The disadvantages of composite decking are:

  • Appearance. There are some who feel that composite decking is inauthentic compared to natural wood.
  • Colour. Though composite decking comes in lovely wood colour variations, like with most materials, it can fade in the sun. Most composite decking should be treated for protection against UV rays, but as with natural wood, the colour may still lose its vibrancy over time.
  • Batch variation. Low quality composite decking can vary per batch, making it difficult sometimes to match up your boards. This can be annoying if you need to replace panels or deck a new area that you want to match. 

Advantages of a wood deck

Now for wooden decking!

Wooden decking offers many advantages and there are lots of people who still choose wooden decking over composite decks. The advantages include:

  • Authenticity. Wooden decking is considered much more authentic in look and feel to composite boards. Many composite decking vs wood decking articles agree that this is probably the biggest drawback of composite decking.
  • Desirability. Though many do not deck their gardens with the future sale of their house in mind, it may be something to consider. Well maintained wood decks can be appealing to buyers due to the authenticity of the natural material.
  • Durability. Though composite decking might be considered more durable, hardwood decking is still a sturdymaterial for decking, especially after it’s been treated.

Disadvantages of a wood deck

The disadvantages of wooden decking are:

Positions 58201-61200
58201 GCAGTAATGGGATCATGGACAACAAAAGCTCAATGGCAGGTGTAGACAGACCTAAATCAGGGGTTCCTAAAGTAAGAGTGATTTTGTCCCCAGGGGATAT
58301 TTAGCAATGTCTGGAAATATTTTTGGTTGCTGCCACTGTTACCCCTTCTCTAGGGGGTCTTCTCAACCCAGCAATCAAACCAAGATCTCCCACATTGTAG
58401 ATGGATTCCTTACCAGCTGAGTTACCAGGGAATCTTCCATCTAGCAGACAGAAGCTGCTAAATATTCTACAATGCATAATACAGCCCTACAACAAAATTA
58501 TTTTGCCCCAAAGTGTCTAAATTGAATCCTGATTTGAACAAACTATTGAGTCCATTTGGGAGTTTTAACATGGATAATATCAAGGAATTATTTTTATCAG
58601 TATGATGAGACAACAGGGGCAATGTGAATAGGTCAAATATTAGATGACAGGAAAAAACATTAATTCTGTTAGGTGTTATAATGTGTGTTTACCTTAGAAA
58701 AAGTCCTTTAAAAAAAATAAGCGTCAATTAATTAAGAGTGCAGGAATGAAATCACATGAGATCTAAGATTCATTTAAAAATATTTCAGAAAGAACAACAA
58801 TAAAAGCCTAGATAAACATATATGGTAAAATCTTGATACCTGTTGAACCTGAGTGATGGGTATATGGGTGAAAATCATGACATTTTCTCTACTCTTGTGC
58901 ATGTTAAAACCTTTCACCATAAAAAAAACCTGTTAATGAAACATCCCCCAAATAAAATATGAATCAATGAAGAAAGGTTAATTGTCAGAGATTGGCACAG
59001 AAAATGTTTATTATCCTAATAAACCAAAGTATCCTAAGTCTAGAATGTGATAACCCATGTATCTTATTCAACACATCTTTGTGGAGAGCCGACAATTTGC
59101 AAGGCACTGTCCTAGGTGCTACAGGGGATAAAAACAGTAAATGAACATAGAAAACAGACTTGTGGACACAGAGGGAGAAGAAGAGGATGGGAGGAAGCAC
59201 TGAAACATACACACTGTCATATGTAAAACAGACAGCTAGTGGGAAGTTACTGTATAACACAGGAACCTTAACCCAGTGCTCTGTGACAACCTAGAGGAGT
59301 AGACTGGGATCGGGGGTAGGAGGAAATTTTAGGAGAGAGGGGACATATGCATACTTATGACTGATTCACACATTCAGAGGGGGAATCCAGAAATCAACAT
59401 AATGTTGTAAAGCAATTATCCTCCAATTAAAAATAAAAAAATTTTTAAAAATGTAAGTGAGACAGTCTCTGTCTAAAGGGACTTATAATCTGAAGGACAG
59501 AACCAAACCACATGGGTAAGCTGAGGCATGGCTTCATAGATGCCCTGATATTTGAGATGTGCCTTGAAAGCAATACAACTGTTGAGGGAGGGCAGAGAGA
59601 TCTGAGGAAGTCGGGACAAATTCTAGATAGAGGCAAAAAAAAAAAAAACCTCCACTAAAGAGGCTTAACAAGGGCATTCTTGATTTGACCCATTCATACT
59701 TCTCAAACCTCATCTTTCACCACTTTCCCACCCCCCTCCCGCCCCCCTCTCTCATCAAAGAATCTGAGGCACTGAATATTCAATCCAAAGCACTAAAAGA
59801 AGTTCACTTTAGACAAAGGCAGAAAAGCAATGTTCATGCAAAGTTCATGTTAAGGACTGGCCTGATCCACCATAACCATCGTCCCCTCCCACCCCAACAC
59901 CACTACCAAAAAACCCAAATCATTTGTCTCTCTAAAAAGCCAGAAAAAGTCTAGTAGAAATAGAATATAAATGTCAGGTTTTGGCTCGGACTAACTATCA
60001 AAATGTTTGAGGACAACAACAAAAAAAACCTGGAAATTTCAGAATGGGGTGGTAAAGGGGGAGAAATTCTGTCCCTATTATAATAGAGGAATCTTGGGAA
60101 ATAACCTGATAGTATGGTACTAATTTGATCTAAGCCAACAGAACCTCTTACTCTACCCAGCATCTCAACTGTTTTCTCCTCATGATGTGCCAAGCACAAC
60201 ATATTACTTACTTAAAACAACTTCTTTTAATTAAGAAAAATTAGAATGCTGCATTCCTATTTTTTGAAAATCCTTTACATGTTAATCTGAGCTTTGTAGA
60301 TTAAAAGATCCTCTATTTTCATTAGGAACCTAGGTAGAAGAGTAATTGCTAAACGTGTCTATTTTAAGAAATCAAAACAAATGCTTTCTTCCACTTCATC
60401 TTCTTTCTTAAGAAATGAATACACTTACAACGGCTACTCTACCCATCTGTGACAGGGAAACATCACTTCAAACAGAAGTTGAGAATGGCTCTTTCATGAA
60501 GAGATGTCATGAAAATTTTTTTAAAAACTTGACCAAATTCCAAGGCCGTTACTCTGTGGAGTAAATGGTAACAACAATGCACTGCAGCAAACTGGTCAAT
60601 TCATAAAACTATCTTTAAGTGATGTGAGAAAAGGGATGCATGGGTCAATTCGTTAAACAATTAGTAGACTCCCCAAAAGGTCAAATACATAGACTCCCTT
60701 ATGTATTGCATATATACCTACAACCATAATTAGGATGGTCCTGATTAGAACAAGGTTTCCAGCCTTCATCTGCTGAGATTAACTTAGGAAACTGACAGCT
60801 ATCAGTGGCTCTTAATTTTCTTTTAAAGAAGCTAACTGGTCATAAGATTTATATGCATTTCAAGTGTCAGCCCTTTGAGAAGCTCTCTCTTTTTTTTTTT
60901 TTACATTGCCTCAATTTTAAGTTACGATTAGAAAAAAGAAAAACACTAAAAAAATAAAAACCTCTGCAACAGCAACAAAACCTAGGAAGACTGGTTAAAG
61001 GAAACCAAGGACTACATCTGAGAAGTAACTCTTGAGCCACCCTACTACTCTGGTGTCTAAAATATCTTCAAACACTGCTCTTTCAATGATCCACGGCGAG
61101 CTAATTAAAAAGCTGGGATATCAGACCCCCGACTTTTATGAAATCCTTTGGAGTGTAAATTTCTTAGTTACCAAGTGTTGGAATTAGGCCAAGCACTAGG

• Expense. Though wooden decking can sometimes be cheaper than composite decking upfront, with it usually costing between £65 – £105 per sqm, wooden decking boards require much more maintenance than composite boards. This can include treatment, painting, and cleaning.
  • Maintenance. As we have discussed a lot in this article, wooden decking requires more upkeep than composite decking. This adds to the cost and the labour that goes into your decking. If you want easy decking, you should probably consider composite decking!
  • Desirability Unless well maintained and regularly treated as mentioned, natural wood decking can quickly look unsightly which could affect your enjoyability of your outdoor space, and even the appeal when selling your house. 


Overall, both composite decking and wooden decking are great choices for your deck and the choice usually comes down to personal preference. While composite decking may be more expensive upfront, wood decking usually costs you more in the long run.

Both decking options are environmentally friendly, provided the wood is sustainably sourced, and so either would be good options if you this is important to you. 

And while wood decking is renowned for its natural look and is a sturdy and traditional solution, composite decking is extremely durable, doesn’t need painting and the range of colours and textures are growing. 

At the end of the day, the choice probably comes down to the amount of time you want to put into your decking. If you want a decking that is easy to maintain and or become weather-worn, composite decking would be a good choice. If you want an authentic-looking deck that you can paint any colour you want, and you don’t mind having to treat, re-paint, and clean it every once in a while, then opt for wooden decking.

Hopefully, our brief summaries have helped you to make a decision between the two different kinds of decking so you can choose the best solution for your garden!